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Mírat, Temperance Society established,
Mr. Lish appointed to the Khasia Country,
Rájchandra Dás. Bábu, Liberal support
of Dist. Char. Society,
Meeting for a Tribute to his Memory,
America, State of Presbyterian Church and of Religion in,
Meeting at Philadelphia on Departure of Rev. Messrs. Lowrie
Notice of “Modern Benevolence," from the “ Repository,"
Death of Dr. Morrison,
Mission, Extract from Mr. Palmer's Journal,
INDEX TO SIGNATURES OF ORIGINAL PAPERS.
Beta, (B) 138, 463, 509, 519, 563, 621, L. (M.) 396, 440, 496, 505.
M. 42, 48, 85, 145, 146, 364, 518, 580.
C. L. L. 80, 115.
Philologus Dakhanensis, 615.
Q. Q. Q. 381.
J. G. 506.
Y. Z. 610.
CALCUTTA CHRISTIAN OBSERVER.
1.-Introductory Notice --with a brief practical Appeal to the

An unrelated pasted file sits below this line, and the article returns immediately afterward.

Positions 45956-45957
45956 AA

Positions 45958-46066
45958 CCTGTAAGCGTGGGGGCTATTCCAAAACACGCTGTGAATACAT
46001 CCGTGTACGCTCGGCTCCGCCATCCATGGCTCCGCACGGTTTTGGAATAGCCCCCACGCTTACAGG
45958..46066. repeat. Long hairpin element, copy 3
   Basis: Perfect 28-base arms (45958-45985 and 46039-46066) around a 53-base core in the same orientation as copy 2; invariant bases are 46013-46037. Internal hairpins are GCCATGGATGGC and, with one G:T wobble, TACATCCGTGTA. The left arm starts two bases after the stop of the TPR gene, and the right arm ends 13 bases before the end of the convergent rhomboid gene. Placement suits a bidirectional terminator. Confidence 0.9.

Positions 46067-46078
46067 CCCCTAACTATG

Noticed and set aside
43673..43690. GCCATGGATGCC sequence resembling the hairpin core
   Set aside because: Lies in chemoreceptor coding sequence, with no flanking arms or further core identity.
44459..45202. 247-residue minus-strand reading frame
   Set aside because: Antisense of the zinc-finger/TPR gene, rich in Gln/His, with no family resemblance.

Readers of the Observer. With the present number commences our THIRD VOLUME. The CHRISTIAN OBSERVER is now too well known, to require a reiterated statement of its design, or the principles on which it is conducted. It was originally projected solely with the view of doing good, by opening a channel for useful communications of every description connected with religion and morals—untinctured by party spirit, and unstained by selfish exclusiveness. Its object will ever be, to carry this design to its proper consummation. From the peculiar state of Indian society there necessarily devolves on the editors a heavy, and not unfrequently, a painful task. Nevertheless, as they entered on the undertaking from purely disinterested motives, they are resolved, so long as the public extends to them that truly liberal support which has characterized the past, to spare no pains in rendering their work deserving of so noble a patronage.